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Baidu Wins Licence to Operate Driverless Taxis in Shenzhen

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China’s tech firm Baidu Inc said on Friday that it had obtained a license from regulators to offer driverless ride-hailing services in Shenzhen. In this fourth city, its robot axis operates. Under the brand Apollo Go, the company’s fleet of robot axis will be allowed to operate across an area of 188 square kilometers in Shenzhen. The company also plans to put an additional 200 fully driverless robotaxis into service this year.

The Shenzhen license marks the first time Baidu’s robot taxis will operate in a downtown area of a Chinese city. Until now, the vehicles have only been used in suburban areas. In a statement, the search engine giant said it believes the Shenzhen operation “marks an important milestone on the road to reaching the inflection point” for fully autonomous cars.

Its fleet of self-driving taxis, which charge at taxi rates, has given more than a million rides since it began operations in 2020. Baidu says its RT6 model, used for the Shenzhen operation, can drive safely on open roads without a safe driver in the vehicle. The company said the new vehicle can handle a wide range of road conditions, including traffic jams and construction sites. Its production costs are about half that of previous models, a major cost-reducing factor in the quest for mass commercialization of the technology.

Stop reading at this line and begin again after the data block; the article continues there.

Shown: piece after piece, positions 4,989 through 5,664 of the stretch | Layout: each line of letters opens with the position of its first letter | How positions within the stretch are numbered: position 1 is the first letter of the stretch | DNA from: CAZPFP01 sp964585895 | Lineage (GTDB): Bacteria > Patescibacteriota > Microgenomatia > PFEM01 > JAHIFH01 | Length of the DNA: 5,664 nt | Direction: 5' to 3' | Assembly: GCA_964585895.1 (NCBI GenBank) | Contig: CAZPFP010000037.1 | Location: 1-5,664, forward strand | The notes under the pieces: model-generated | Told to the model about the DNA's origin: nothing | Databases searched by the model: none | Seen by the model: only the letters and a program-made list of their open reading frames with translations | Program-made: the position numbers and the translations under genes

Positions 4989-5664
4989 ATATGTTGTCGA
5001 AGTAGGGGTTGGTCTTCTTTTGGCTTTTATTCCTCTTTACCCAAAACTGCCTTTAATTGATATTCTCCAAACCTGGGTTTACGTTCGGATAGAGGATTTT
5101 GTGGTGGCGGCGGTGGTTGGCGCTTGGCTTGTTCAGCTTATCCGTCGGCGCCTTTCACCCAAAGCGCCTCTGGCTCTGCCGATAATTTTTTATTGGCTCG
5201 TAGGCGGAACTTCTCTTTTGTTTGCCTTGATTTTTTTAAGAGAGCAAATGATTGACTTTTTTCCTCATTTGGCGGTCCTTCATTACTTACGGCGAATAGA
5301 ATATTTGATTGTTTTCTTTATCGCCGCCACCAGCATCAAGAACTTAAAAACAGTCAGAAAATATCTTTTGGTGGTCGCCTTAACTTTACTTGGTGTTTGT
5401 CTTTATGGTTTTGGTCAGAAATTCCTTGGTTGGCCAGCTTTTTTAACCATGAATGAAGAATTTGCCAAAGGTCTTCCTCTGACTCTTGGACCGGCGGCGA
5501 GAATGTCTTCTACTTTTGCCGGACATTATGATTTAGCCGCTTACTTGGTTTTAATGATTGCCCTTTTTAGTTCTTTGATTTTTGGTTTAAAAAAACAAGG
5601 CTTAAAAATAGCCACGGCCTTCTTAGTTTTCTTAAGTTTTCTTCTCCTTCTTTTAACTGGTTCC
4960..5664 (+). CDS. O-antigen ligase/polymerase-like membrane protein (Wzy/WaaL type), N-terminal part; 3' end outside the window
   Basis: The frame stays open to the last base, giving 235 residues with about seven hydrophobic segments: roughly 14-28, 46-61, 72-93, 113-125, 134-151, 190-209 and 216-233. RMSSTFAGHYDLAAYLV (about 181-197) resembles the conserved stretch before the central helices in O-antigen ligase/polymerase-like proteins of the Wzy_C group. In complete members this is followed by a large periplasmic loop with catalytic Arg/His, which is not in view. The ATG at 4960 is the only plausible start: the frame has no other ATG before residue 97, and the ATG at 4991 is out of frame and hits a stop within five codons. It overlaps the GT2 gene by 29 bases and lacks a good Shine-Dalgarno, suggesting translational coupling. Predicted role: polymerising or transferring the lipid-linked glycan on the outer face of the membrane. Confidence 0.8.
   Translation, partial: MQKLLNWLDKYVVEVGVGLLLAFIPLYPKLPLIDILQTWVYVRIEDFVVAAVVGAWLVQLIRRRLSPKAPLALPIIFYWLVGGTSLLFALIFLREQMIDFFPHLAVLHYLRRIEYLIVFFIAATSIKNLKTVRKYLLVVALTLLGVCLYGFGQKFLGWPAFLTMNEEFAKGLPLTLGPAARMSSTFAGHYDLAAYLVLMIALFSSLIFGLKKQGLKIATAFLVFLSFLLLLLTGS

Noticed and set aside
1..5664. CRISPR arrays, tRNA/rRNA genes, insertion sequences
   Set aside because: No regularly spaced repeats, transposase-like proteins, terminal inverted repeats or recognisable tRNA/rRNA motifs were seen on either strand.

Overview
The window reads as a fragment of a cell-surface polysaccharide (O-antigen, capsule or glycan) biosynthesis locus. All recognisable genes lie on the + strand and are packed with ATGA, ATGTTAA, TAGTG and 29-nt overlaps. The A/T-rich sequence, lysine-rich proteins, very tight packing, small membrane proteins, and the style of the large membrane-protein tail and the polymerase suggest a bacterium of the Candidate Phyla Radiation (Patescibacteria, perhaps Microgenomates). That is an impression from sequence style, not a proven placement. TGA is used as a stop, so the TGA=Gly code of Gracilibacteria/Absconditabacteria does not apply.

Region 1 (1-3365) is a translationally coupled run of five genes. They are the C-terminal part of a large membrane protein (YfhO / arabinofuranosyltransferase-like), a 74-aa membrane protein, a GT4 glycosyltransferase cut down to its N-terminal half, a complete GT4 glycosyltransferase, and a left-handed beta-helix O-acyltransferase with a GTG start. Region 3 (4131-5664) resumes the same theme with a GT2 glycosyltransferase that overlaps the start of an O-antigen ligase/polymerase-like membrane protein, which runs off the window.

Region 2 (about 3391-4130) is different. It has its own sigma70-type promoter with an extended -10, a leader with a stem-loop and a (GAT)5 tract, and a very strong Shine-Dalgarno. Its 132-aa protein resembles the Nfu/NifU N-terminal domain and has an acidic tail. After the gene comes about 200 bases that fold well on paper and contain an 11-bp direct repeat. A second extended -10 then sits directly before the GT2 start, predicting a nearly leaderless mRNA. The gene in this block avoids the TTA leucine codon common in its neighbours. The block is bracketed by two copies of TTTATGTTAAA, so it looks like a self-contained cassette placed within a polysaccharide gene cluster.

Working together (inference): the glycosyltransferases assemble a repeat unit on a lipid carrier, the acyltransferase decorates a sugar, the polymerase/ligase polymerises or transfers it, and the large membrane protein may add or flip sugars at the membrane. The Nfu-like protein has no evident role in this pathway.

China is speeding up introducing self-driving cars and has already approved more than a dozen companies to test them on public roads. The Shenzhen move follows a decision by local governments in Wuhan and Chongqing to grant the country’s first permits allowing fares for fully driverless taxi services, excluding a human operator in the car, to be charged in designated areas.

In January, General Motors Corp’s Cruise received a permit from US regulators to charge for fully driverless trips in selected streets of San Francisco. In China, the government has outlined draft guidelines on using autonomous vehicles for public transportation.

The Shenzhen pilot comes as Baidu faces intense competition from rivals such as Uber Technologies Inc and Weibo Corp, which have been granted similar licenses to run driverless taxis in China. Weibo has also partnered with a local bus company to offer 100 driverless buses.

According to Baidu, a typical ride in a fully driverless Apollo Go taxi will cost passengers about 1.6 yuan ($0.23) for a trip of less than a kilometer. That’s a fraction of the price of taking a conventional taxi in China’s largest cities, such as Beijing and Shanghai.

Baidu, the world’s second-largest search engine, is transitioning to artificial intelligence and self-driving technology as its core advertising business slows in the mobile era. The company has been investing heavily in its smart-driving unit, which provides software to automakers such as Geely Automobile Holding Ltd and runs a fleet of driverless cars in cities like Beijing. It hopes the technology will help it compete with online giants such as Google Inc and Facebook Inc for ad revenue from the fast-growing digital economy.

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